High Fructose Corn Syrup: Not So Sweet

There is a new ad campaign with commercials all over the major networks, trying to persuade the public that high fructose corn syrup is just as healthy as regular sugar, and fine in moderation (ironic, since the foods highlighted in the commercials, like cereal and juice, are usually every day foods). Now, if we learned one thing in this past election, it's this: don't believe every commercial you hear. So what is the truth behind high-fructose corn syrup, which is found in sauces, cereal, candy, soda, juice, and even ketchup?

There are a couple issues that seperate HFCS from a natural sweetener like stevia, sugar, or agave. For one, it's a chemically altered food, and doesn't occur naturally in nature. The Center for Science in the Public Interest called the corn refiners' campaign "deceptive" for comparing it to sugar. Although sugar and HFCS do have the same number of calories per serving, sugar is still a more natural option. However, both sweeteners should be avoided as much as possible, since either can lead to obesity.

Some scientific research points to adverse health effects from fructose, a type of sugar that makes up 55% of the sweetener in soft drinks with corn syrup. The digestive and absorptive processes for glucose and fructose are different. Unlike glucose, which the body uses, when one consumes large amounts of fructose it is a relatively unregulated source of fuel for the liver to convert to fat and cholesterol. Fructose converts to fat more than any other sugar.There are also links between HFCS and acne, ADHD, autism, Lupus, and Fibromyalgia symptoms.

Lastly, HFCS has a big carbon footprint - meaning it takes a lot of energy and fuel to make. It uses more fertilizers and insecticides and causes more soil erosion than other crops, and it's rarely made with organic corn.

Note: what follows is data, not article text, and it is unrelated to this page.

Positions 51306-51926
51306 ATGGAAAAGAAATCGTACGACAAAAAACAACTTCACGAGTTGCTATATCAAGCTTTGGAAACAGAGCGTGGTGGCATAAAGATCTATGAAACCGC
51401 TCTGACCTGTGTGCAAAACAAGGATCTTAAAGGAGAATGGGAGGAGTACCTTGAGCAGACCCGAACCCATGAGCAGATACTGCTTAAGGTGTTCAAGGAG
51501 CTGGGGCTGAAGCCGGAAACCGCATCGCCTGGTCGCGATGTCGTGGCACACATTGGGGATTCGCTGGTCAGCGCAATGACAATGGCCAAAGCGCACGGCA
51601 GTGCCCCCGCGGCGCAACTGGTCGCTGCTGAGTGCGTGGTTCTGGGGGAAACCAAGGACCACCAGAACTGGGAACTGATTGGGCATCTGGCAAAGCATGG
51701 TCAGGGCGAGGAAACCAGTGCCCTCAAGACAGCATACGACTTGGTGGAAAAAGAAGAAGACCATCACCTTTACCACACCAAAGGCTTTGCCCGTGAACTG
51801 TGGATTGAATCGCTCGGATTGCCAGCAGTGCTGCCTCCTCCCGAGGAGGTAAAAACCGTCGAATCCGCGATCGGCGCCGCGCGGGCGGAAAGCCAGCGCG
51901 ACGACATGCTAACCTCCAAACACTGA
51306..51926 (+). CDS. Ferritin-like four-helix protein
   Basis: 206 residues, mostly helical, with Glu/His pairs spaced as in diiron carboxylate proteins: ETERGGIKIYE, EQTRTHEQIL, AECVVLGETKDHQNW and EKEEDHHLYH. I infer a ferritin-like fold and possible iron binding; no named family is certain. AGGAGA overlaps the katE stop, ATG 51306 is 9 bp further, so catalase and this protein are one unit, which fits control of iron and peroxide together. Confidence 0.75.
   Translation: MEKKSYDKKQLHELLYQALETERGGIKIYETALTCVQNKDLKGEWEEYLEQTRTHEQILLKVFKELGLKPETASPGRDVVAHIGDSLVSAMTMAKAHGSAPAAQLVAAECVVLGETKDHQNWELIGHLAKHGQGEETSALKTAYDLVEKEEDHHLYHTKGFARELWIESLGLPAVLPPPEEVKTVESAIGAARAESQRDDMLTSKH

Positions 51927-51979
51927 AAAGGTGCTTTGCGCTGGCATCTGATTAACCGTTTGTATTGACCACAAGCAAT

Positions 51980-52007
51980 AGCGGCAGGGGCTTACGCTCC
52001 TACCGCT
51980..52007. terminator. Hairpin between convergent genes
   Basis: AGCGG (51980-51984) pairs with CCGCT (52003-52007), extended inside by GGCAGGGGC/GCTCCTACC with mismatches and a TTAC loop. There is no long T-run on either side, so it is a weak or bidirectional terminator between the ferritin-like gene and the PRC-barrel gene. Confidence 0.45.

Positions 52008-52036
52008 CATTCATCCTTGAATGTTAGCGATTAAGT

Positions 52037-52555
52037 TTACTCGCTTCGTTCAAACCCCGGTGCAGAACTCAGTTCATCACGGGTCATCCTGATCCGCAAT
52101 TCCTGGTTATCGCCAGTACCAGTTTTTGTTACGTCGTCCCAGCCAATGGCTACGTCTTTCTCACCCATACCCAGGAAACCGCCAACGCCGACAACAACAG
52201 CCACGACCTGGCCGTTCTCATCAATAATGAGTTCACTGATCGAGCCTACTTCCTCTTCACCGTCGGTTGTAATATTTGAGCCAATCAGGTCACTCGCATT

How, then, to satisfy a sweet tooth without going with HFCS? It may not be on your grocery list, but you can scale back your consumption by reading the labels of processed foods you buy. You might be surprised how prevalent it is. As for tabletop sweeteners, the best options for health and the planet are locally produced organic honey and real maple syrup from the United States. Agave nectar is extracted from cacti that grow in the Mexican desert -- not exactly local, but at least it's on this continent -- and it's also popular because of its low glycemic index. Sugar comes in many forms and grows mostly in tropical climates, requiring transportation; the best bet is to go organic and steer clear of the white variety.

Mama Manifesto's bottom line: eat less processed foods altogether, and if you have yet to discover agave, it's time to make the switch!!


  1. GOOD POST! It makes me sad to think how many of my friends and even some people in my family are unaware of how terrible HFCS is... It is definitely a change... You will have to buy different kinds of foods and maybe forget about certain foods altogether. But it's worth it!!!! Thanks for the info!

  2. When I first saw these ads on TV I was so furious, I immediately contacted the corn refiner's association to complain. How completely misleading and frustrating!

    Thanks for the great post, I'm going to link to it on my blog. It's refreshing to know there are others that are just as passionate about whole living (especially for our kids!) as I am.

  3. Thanks for the post! Two things: I've found that my sweet tooth is actually LESS prevalent since I cut it out of my diet. Eating less total sugar in my foods have made me crave it less.

    Secondly, these commercials have actually RAISED awareness for HFCS, which is a very bad thing for the corn refiners association. Try googling it and you'll see why. I've got stats and analysis here if you're interested: http://www.thereluctanteater.com/2008/10/proof-sweet-surprise-high-fructose-corn.html


  4. our best fight against high fructose corn syrup might be the advancement of Michael Pollan for Secretary of Agriculture even if it is only in name.


We love comments! No need to log in, just talk to us . . .

Enter your email here to sign up for our weekly recap, the Mama Memo.
Related Posts with Thumbnails